By Anne Leader
According to Giorgio Vasari, the Italian sculptor, engineer, and garden designer Niccolò Tribolo died on 7 September 1550 in Florence. Tribolo began his training under woodworker Giovanni d’Alesso d’Antonio and served as assistant to sculptor Jacopo Sansovino. His works show knowledge of both ancient and contemporary statues, especially the work of Michelangelo. Tribolo worked in both relief and sculpture-in-the-round and designed several gardens for Medici properties, most notably the Boboli Gardens behind the Pitti Palace and the terraced garden and fountains at the Villa Castello in Rifredi. The Hercules and Antaeus fountain at Rifredi is recognized as the first Renaissance fountain complex, an art form that found great expression throughout the sixteenth century. These and other works have earned Tribolo fame as the father of the Italian Renaissance garden.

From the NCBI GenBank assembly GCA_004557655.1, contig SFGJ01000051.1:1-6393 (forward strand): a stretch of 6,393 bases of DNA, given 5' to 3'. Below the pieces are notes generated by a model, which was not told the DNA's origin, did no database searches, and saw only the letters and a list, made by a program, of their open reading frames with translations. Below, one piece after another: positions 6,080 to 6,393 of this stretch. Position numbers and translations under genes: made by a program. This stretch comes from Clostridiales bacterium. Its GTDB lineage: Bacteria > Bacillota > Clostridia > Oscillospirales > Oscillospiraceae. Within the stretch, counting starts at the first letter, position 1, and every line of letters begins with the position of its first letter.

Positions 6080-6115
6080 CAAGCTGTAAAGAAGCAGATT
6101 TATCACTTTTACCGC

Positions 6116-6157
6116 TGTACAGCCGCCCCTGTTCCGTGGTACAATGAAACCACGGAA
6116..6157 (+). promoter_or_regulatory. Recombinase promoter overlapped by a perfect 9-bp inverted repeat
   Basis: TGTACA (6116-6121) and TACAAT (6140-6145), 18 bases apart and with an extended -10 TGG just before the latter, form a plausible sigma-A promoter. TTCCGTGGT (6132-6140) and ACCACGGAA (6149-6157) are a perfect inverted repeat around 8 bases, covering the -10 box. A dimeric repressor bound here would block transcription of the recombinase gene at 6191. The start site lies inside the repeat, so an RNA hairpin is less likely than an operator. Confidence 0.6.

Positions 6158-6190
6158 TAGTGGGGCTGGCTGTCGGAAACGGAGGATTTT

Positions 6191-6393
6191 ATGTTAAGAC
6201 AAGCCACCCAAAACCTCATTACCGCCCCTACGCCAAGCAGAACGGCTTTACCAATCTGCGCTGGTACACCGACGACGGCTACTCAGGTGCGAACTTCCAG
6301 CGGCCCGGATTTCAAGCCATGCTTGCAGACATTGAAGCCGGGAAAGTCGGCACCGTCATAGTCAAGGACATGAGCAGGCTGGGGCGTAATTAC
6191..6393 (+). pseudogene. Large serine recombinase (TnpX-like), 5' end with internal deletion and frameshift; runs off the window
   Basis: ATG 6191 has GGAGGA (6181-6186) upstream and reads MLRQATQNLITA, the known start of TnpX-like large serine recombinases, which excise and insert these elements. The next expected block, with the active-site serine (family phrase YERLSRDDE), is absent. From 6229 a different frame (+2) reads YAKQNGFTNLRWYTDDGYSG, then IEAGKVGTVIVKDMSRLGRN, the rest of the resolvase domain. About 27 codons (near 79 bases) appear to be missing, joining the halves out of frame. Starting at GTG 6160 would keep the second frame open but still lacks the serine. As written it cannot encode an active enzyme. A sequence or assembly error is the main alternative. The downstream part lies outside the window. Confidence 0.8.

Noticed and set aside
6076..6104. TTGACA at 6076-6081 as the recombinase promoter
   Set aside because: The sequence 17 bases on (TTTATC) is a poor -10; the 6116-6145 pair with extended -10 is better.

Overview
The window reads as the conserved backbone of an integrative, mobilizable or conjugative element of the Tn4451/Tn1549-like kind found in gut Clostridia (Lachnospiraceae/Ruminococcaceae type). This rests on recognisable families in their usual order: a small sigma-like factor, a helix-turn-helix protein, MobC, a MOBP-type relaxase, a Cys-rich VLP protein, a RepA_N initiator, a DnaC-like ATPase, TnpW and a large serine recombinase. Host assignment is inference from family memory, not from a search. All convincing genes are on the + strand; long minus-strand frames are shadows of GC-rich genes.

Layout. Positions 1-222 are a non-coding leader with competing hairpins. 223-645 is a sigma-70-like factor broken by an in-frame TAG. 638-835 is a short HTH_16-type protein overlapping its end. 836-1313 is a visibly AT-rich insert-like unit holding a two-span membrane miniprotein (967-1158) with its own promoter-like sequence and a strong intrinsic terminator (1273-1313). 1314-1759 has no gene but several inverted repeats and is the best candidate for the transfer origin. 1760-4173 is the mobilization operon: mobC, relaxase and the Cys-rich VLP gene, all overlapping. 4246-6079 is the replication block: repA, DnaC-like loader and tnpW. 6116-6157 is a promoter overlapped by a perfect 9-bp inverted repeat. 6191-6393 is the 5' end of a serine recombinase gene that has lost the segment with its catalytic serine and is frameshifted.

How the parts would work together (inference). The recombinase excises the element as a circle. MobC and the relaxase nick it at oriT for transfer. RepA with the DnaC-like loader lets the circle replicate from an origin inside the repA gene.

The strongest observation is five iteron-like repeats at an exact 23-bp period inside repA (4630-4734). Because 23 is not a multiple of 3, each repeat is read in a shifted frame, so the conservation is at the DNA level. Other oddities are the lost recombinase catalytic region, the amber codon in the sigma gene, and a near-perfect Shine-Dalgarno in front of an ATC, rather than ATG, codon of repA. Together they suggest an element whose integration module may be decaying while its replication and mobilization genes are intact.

Reference: James Holderbaum. “Tribolo, Niccolò.” Grove Art Online. Oxford Art Online. Oxford University Press.
Nature, marble, c. 1528, Paris, Musée du Louvre; photo credit: Réunion des Musées Nationaux/Art Resource, NY
Giusto Utens, Palazzo Pitti and Boboli Gardens, 1599, formerly Museo di Firenze com’era, Florence
Fountain of Hercules and Antaeus, after 1536, bronze and marble, Villa Castello, Rifredi, Florence